As our #COVIDVaccine efforts ramp up in Ontario, there are hard conversations happening. LTC needed to be our top priority, and as of yesterday there were still residents receiving their first dose. Frontline healthcare workers also needed to be prioritized. 1/10
Now that we can expect regular vaccine shipments, Ontarians are asking where they & their loved ones fall in line. All else being equal, age would be the greatest risk factor.

But all else is not equal, and our postal codes are a factor in risk levels.2/…
'In these worst-affected postal codes, the death rate for people 80 and older was 27x higher than an 80-plus person living in ON’s least-affected postal codes.

Even people in their early 40s had 2x death or hospitalization rate vs a senior >80 in areas w/lowest COVID rates.'3/10
We're all anxious for our parents and other older family members to be protected, and this part is hard. My parents are seniors, and they're both still working essential, public-facing jobs.

Fortunately, they also live in a region that's been mostly spared. 4/10
I want them vaccinated ASAP, but I also know that here in Peel we have a lot of people who are not able to avoid exposure and are at much higher risk of being infected at work, or by a loved one who will be exposed at work, and the province has not taken steps to reduce risk.5/10
'[Peel jobs] are considered essential, and rightly so. The things these workers are shipping, receiving, processing & packaging are the unseen backbone of vital services, from supermarkets to online shopping. Your life is virtual b/c their work isn’t.'6/10…
Yesterday there was some anger at news that Toronto police were receiving vaccines.

If you call 911 in a medical emergency, it may be the police who arrive first. This was the case in our home, and I've thought often of their exposure to flu that day.7/10
There are people whose essential work in harder-hit regions put them at unavoidable higher risk of exposure, then of passing on infection to anyone else they may come in contact with after. Lower-income workers & racialized communities have experienced the worst of #COVID19. 8/10
We all want our loved ones protected now. We need distribution to meet the greatest need first to prevent more loss of life. These are hard conversations. I'm worried about my parents. I'm more urgently worried about people I know will get sick at work in Mississauga today. 9/10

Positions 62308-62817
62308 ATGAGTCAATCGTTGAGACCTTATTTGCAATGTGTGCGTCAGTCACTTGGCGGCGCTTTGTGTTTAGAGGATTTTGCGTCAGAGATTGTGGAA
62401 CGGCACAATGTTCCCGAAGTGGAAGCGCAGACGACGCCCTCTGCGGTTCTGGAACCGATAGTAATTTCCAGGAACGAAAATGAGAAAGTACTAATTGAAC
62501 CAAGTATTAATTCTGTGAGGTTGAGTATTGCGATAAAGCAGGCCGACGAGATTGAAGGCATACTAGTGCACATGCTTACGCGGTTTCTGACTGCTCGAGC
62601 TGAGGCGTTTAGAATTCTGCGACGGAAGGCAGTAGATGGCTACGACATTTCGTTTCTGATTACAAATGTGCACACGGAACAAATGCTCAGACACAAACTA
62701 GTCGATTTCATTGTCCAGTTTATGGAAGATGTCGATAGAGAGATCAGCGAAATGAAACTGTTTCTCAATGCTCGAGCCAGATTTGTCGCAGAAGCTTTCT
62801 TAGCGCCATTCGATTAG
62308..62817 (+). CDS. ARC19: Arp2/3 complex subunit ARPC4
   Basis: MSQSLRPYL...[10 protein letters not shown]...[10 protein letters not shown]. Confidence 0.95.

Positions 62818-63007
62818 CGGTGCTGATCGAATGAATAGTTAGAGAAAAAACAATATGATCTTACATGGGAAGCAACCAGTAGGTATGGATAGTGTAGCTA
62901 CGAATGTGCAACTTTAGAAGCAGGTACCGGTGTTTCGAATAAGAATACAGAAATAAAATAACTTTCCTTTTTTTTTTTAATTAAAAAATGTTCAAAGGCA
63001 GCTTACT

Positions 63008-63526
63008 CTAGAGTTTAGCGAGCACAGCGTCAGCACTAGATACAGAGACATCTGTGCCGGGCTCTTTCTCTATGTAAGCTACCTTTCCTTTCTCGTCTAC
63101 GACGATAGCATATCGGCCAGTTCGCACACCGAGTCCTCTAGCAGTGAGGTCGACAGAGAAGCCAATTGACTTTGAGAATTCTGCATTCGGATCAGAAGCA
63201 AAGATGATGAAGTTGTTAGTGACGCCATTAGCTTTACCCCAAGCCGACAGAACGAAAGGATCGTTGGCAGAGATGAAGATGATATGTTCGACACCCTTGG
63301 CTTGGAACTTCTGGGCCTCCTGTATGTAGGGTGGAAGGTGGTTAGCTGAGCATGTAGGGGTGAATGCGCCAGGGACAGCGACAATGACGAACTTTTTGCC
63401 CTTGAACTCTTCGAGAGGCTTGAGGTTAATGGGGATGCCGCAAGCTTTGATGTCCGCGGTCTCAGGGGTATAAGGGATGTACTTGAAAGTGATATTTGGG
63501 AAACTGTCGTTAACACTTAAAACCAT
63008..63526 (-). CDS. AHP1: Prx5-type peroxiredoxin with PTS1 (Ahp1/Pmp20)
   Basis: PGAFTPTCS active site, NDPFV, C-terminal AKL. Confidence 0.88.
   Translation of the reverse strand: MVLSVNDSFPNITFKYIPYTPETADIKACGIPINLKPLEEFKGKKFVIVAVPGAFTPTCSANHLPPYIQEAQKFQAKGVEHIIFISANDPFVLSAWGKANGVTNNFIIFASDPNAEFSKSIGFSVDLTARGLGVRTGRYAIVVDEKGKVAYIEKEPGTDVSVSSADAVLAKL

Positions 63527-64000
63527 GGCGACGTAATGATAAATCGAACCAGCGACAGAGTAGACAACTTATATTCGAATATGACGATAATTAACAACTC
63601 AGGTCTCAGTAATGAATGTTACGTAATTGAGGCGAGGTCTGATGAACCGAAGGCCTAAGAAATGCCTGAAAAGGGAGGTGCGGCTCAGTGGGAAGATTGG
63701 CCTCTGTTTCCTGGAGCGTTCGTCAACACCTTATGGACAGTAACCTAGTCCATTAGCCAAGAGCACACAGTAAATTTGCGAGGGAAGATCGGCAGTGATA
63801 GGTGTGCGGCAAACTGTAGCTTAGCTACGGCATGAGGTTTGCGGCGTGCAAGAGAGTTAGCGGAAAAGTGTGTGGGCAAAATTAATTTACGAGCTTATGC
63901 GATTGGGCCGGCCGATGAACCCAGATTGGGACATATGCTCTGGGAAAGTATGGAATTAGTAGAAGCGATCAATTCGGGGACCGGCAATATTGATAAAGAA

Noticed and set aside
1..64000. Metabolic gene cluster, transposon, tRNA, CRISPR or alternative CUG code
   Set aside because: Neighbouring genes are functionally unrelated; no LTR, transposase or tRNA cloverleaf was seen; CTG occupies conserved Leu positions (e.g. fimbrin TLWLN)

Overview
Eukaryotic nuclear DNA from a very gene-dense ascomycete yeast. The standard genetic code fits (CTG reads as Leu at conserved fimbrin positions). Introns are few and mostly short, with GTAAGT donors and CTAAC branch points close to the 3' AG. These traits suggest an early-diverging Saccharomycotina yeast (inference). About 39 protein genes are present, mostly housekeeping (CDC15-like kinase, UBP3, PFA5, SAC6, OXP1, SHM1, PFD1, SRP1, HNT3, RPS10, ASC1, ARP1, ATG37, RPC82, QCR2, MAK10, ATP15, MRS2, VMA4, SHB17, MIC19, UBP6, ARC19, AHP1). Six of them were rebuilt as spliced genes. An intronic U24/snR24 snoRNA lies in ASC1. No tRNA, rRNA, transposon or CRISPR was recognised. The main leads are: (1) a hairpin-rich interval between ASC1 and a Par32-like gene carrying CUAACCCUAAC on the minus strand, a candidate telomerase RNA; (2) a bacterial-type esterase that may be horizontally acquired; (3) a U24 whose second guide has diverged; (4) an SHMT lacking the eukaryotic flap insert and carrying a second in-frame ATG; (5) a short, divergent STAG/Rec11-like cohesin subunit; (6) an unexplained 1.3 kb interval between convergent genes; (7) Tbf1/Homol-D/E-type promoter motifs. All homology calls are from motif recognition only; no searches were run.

None of this is easy & emotions will be charged no matter how distribution goes, especially when we all have questions re: how the months ahead look. We need more transparency. We also need to continue prevention efforts as we wait. We're nearly there. #onpoli #COVIDVaccine 10/10

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More from @jillpromoli

4 Mar
I was recently given well-meaning advice, to speak less about Jude, that talking about him too much could be seen as politicizing him.

"Have the courage to listen to their grief for as long as they want to talk about it."- @MaryFernando_

On May 6th it will be five years since I hugged my little boy.

When you lose someone, the world keeps moving, and people will get on with their lives around you. But your person is still gone, and your life is still changed.

2/9 Image
4.5 years ago we made the choice to speak publicly about Jude's death with hope that by sharing him, we could protect someone else's family. We wished desperately that the conversation about illness prevention had been louder a year earlier, to save Jude.

Read 9 tweets
24 Sep 20
My mom works in a small grocery store in my hometown on Lake Huron. When the pandemic began, I was terrified. A broken ankle took her out of work in late March until very recently. I was feeling okay about her going back when Ontario's numbers were better. But now... 1/11